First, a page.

When A History of Violence first premiered at the Cannes Film Festival in 2005, Manohla Dargis and A.O. Scott reported in an early version of a New York Times “blog” that there were boos in the audience. At least that’s how I remember it. The New York Times has done a bad job of maintaining their early blog experiments about old Cannes Film Festivals. It was something to the effect of people booing and Manohla Dargis being surprised and also maybe she yelled at someone in the audience to shut up? This story is starting to sound more and more far-fetched the more I recreate it from memory, but based on her glowing review, which IS still available, it’s clear that were someone to have booed in the audience, she would certainly disagree with them, if not to the extreme extent of actually shouting them down. The point of all this apocrypha, I suppose, is to point out that from it’s very beginning, David Cronenberg’s A History of Violence was a movie that spurred debate. Some people liked it very much, and some people shouted at it from their theater seats like a bunch of Joes Wilson.
As it turns out, I happen to be in the former camp. WOWOWOWOW! Did your head just spin around on your neck so fast that it twisted right up and popped clean off?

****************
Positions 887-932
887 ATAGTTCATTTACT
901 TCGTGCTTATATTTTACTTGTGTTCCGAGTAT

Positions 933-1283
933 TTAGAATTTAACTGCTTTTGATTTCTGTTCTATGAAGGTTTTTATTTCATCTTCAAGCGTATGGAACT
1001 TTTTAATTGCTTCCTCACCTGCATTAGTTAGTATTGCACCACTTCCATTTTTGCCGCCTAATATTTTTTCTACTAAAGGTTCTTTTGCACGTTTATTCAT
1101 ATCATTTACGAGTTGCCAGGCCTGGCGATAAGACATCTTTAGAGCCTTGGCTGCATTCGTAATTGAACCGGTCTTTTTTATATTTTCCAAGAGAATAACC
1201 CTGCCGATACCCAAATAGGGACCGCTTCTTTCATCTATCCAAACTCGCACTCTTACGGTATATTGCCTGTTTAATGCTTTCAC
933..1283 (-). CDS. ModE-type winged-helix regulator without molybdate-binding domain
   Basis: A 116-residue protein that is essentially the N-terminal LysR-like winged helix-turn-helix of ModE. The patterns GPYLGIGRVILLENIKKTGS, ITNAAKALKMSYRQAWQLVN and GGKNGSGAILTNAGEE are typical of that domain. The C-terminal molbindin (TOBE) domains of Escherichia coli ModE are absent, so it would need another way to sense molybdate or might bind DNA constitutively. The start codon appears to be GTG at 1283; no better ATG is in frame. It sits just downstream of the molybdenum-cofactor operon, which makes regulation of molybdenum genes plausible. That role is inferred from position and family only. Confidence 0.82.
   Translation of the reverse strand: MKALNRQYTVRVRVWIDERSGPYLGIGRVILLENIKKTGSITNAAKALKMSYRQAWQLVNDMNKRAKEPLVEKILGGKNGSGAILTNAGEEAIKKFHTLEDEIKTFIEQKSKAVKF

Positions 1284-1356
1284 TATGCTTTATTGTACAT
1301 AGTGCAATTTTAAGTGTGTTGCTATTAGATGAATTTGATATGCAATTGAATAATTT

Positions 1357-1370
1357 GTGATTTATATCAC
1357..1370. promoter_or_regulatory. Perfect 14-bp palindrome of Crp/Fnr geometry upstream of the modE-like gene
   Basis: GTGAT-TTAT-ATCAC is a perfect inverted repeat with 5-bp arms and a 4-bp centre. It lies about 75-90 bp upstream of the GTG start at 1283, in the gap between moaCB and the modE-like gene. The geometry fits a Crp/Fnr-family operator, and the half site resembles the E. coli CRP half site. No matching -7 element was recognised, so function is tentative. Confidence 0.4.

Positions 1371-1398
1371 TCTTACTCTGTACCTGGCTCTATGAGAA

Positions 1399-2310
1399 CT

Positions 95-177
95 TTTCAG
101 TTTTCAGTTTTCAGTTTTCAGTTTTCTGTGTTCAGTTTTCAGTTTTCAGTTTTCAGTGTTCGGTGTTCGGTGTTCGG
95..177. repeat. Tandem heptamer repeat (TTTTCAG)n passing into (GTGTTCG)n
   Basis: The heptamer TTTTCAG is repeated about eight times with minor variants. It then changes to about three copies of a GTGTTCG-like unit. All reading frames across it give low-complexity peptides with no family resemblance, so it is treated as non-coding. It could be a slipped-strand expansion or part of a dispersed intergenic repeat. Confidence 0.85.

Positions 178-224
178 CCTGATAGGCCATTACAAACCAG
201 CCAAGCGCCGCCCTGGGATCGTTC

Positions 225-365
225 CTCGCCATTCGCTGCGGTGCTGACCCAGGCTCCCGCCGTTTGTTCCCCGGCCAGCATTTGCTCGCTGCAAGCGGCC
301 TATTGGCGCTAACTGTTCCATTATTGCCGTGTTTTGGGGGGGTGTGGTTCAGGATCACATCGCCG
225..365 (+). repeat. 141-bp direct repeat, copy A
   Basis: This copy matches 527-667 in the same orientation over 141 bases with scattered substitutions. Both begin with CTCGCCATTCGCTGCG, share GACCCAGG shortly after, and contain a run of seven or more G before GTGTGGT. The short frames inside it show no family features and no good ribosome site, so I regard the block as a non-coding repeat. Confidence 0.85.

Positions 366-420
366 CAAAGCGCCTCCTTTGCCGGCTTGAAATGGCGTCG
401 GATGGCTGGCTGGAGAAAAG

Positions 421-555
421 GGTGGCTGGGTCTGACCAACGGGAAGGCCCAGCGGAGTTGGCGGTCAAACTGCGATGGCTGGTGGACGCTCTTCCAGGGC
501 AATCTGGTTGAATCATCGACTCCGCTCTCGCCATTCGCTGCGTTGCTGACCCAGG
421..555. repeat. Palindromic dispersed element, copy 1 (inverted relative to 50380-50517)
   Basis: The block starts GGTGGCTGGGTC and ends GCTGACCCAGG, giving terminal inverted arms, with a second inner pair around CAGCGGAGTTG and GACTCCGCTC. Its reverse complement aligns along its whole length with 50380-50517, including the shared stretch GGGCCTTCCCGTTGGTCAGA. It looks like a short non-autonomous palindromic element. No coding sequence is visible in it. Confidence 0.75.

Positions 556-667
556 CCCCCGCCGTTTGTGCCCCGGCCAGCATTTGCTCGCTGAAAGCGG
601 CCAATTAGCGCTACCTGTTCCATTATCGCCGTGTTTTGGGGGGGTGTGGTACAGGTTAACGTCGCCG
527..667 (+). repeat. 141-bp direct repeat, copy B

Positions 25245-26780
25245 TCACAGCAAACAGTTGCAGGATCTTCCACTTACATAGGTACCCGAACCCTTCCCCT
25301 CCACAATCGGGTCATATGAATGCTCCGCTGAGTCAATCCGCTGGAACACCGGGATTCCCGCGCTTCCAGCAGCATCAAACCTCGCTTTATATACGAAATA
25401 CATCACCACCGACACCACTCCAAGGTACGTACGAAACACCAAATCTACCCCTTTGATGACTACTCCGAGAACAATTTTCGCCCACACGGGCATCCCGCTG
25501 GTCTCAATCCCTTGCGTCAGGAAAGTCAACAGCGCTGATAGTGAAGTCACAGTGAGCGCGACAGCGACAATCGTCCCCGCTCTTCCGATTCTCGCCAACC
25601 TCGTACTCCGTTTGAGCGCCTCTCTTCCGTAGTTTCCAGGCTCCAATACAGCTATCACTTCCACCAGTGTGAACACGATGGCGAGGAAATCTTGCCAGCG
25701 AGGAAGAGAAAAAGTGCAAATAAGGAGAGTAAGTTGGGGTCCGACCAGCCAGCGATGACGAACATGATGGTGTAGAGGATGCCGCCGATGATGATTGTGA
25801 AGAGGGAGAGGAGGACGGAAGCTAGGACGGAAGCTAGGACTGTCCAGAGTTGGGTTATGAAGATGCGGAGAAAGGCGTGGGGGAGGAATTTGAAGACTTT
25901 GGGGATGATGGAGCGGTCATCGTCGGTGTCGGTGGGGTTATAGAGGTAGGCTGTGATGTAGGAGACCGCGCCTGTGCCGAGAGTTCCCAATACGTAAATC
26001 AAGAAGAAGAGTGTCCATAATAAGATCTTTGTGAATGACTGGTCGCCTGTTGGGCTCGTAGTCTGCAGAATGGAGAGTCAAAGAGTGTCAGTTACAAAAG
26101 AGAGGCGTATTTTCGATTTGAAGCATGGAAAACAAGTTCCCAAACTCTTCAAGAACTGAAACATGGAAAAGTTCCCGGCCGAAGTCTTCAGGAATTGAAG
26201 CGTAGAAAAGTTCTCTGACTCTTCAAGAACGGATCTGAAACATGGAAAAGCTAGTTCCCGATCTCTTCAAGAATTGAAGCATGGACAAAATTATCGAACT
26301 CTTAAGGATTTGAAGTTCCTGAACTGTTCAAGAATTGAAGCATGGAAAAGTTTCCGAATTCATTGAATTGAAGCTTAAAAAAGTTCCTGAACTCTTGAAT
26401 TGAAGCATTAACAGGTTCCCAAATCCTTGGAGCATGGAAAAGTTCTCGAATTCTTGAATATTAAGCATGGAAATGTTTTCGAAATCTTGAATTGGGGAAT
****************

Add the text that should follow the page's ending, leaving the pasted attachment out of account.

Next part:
A History of Violence is based on a graphic novel that I haven’t read, so if that colors your opinion of my opinion, fair enough, but I am just letting you know the truth right at the beginning. Speaking of beginnings (A History of Segues), the movie opens at a motel where there are some mean jerks doing terrible things. Yuck. Totally hate these dudes! They are on a cross-country murdertrip, which eventually brings them to Small Town, Indiana, and into a Perfect Little Diner (I think that’s actually the name of it) run by mild-mannered Tom Stall (Viggo Mortensen). When they start getting real rapey and gun-pully, Viggo Mortensen smashes them in the face with coffee pots, and blows their brains out. One of them goes flying through a plate glass window. Now Viggo Mortensen is on the news because that is where American Heroes are. The next day, ANOTHER mean jerk shows up. He might be one of the Men in Black? Except that he’s trying to get people to REMEMBER things instead of FORGET them. Namely, he wants Viggo Mortensen to remember that his name isn’t Tom Stall at all, but actually it is Joey Cusack, a notorious mobster from Philly. He makes everyone very nervous with his scarred up face and his goons and his attitude in general. When he tries to kidnap Viggo Mortensen’s son in order to coerce him into coming back to Philly (where he will presumably be killed), Viggo Mortensen kills everybody on his front lawn (well, and his son kills one of them, which is pretty chill) and that is how his wife learns that she is married to a liar. They have some very aggressive sex on the stairs. Yowza. Tired of being in the doghouse with his wife (don’t you guys hate it when wives won’t let you lead a double life as a murderer?) Viggo Mortensen goes back to Philly to confront his mob boss brother, and by confront I mean kill. He takes his shirt off and stands by a private pond and thinks about stuff. Then he drives home to his wife and children and sits down at the table with his eyes all puffy and no one says anything and Viggo Mortensen and his wife look at each other. Do you remember how at the end of Knocked Up you’re not really sure whether or not Katherine Heigl and Seth Rogen will stay together? It’s like that. But NO LAUGHING.